"Never doubt that a small group of thoughtful, committed citizens can change the world.
Indeed, it is the only thing that ever has." - Margaret Mead

Building Futures, Inc.

Building Futures, Inc.

Tuesday, August 6, 2013

Monday, August 5, 2013

Andrea and Kevin went out for an early morning run at 6:30.  They wanted to go earlier, but it wasn’t light yet.  I stopped out for a picture after a took a hot shower in Kevin’s room.  Still no hot water for us.

 Everyone talked through breakfast with the conversations surrounding the previous day’s events.  Kit mikayi was the most talked about.  I showed them pictures of the bats we walked under.  At the time, I didn’t have the heart to tell them there were probably hundreds of bats above our heads; they probably wouldn’t have believed me anyway.  But this morning, I showed them the pictures.  They were not pleased.
We headed out at 8am.  Noel Shinali was arrived last night, so she walked with us to school.  Again, we told stories the entire way.  It was a beautiful day with large white puffy clouds painted onto a brilliant blue background.  They’re won’t be any rain this morning.  That meant, however, it was going to get hot, fast.  It did, but because the majority of the walk to school is downhill, it wasn’t uncomfortable.  We passed by the preschool that's located right next to our guest house.  The children all ran to the fence and we shook their hands and answered "Fine" to each one of their, "How ah you?"  
As we walked, we stopped and chatted with people periodically.  Children were much more interested in us, so we took quite a few pictures.  “Picture, picture!”  they’d cry, but it sounds like “pee-chah, pee-chah.”  At that age, they don’t know a lot of English, but they’ve got this word down pat.  Katie, Kevin, Karen, Richie and Noel kept a good pace and were often quite far ahead of us.  They would stop at the spots where we would normally turn to wait for us to catch up.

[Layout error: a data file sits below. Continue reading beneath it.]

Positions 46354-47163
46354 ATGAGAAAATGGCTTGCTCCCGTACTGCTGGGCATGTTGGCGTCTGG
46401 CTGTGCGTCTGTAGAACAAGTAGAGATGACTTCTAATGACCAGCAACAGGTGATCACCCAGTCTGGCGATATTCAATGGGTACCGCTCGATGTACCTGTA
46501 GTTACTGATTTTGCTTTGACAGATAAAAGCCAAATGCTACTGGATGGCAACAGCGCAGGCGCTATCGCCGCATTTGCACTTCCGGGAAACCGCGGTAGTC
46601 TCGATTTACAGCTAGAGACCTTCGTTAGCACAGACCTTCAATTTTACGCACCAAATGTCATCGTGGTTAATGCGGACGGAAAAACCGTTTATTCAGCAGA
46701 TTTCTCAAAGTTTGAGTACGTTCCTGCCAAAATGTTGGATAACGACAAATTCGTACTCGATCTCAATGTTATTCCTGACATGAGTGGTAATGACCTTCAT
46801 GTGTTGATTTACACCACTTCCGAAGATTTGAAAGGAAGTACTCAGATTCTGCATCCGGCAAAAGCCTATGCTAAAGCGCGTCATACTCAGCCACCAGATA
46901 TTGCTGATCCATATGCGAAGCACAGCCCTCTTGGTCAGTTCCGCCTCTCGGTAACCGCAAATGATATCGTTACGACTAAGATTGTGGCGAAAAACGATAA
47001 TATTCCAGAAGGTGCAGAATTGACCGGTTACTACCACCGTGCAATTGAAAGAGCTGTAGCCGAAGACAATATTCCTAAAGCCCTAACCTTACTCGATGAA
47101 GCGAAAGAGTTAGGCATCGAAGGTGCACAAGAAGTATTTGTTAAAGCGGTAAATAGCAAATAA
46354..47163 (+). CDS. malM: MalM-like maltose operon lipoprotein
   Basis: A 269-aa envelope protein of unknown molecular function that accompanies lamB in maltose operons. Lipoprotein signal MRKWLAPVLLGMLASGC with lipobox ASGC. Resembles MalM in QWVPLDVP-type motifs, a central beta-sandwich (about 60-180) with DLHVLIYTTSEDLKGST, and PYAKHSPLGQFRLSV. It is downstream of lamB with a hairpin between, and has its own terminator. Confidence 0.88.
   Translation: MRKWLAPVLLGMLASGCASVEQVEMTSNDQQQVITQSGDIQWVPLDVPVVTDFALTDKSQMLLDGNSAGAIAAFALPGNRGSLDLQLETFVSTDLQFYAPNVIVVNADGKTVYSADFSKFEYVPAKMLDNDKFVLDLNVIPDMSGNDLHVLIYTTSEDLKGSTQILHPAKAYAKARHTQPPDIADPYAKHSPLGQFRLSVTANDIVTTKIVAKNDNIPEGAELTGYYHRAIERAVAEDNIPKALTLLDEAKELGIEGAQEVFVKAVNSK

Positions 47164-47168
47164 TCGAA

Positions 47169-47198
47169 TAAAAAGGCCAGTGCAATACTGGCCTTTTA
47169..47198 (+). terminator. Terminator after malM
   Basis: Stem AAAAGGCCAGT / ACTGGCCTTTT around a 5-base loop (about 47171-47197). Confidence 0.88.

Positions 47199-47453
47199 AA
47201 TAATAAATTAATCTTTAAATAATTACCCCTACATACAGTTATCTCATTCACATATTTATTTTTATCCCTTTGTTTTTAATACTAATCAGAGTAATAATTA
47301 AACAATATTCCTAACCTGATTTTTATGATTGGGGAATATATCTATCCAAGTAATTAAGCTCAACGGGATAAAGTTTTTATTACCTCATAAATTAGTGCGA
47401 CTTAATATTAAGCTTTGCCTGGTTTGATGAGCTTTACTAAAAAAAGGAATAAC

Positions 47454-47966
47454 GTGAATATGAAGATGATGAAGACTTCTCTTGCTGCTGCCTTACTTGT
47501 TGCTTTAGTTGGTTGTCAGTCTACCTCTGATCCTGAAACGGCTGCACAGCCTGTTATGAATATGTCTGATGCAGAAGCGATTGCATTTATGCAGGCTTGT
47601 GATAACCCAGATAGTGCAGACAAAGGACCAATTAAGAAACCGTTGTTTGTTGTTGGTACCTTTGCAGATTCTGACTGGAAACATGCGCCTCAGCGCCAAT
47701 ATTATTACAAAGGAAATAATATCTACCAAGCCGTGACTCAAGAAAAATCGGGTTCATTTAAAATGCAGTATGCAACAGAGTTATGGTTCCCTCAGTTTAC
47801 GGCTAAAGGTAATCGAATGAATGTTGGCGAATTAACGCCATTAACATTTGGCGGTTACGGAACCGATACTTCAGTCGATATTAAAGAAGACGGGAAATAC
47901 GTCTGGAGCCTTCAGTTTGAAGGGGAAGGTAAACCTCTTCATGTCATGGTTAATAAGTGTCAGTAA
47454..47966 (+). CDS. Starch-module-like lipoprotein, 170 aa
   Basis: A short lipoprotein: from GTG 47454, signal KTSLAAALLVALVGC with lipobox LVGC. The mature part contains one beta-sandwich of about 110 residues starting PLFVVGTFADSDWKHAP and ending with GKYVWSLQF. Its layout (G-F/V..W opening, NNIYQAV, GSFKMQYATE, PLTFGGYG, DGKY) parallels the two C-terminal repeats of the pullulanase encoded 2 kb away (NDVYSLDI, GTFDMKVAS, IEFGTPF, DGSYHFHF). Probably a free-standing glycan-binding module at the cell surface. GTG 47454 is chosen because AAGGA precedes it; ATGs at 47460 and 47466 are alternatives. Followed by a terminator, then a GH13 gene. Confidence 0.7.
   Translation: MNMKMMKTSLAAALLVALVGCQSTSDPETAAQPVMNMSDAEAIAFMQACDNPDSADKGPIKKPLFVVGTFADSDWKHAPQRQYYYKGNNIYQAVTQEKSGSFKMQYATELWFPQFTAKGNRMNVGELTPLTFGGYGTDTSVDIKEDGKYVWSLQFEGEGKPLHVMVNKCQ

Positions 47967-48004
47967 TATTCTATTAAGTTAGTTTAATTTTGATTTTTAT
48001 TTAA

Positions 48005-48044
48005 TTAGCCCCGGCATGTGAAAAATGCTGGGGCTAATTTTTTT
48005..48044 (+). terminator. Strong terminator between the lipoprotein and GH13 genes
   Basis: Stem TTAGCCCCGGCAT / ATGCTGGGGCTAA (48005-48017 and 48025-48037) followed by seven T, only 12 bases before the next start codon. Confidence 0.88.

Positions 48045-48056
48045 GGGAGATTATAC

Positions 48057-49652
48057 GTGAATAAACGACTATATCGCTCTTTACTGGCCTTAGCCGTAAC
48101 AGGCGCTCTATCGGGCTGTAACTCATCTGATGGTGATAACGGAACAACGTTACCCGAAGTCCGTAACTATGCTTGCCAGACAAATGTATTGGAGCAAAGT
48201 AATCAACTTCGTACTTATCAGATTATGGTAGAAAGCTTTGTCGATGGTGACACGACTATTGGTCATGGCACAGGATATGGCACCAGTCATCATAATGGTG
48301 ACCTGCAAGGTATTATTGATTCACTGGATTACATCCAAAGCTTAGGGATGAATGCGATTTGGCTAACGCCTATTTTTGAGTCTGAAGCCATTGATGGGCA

We stopped to see Caleb at his home where we meat his wife Winnie and their son.  The kid was adorable!  Winnie prepared a beautiful table full of tea, ground nuts and mandazi (think of it as a 3rd world fried cake, only very tasty).  We each ate our fill as we snapped pictures of everyone.  Their son, was passed to Andrea, then to Karen, then to Sam and Amie.  It started heading south when Karen was holding him… it didn’t help that Caleb left the room at the same time.  He eventually returned and started playing with him.  A two-tooth smile was soon across his face.  We went outside, took some more pictures, and began the last leg of our walk to the school with Caleb joining us.
We ran into Mama Helen.  She had her eye out for us because she didn’t see us on Saturday.  Hugs, sometimes really long hugs, were given out to everyone.  I think Karen won that one.
We got to the school and yes, more chai and mandazi.   But first we played with the children for a bit.  We had to cut the chai short, , we had to insist that we get to work.  The girls met with students and teachers to review the Pad Project, and guys went to work at the clinic, planting more trees and flowers.  We joined back together at the secondary school, just before lunch (1:30). 

The meal would have to wait, however, because Kevin's been talkin' smack with Job since we got here.  Job has yet to beat Kevin in a 100 yard dash.  Today was no different.  First he beat Job (for the third time), then he beat Noel, then he beat two younger boys for the primary school.  Kenyans should not be losing races, but they are in Maseno! Kevin won all three.  After Kevin got his breathing back we headed up the hill to have something to eat.

Lunch was wonderful and included watermelon and some might fine fried chicken.  When I went back for seconds, there wasn't any.  Perhaps we'll get some tonight.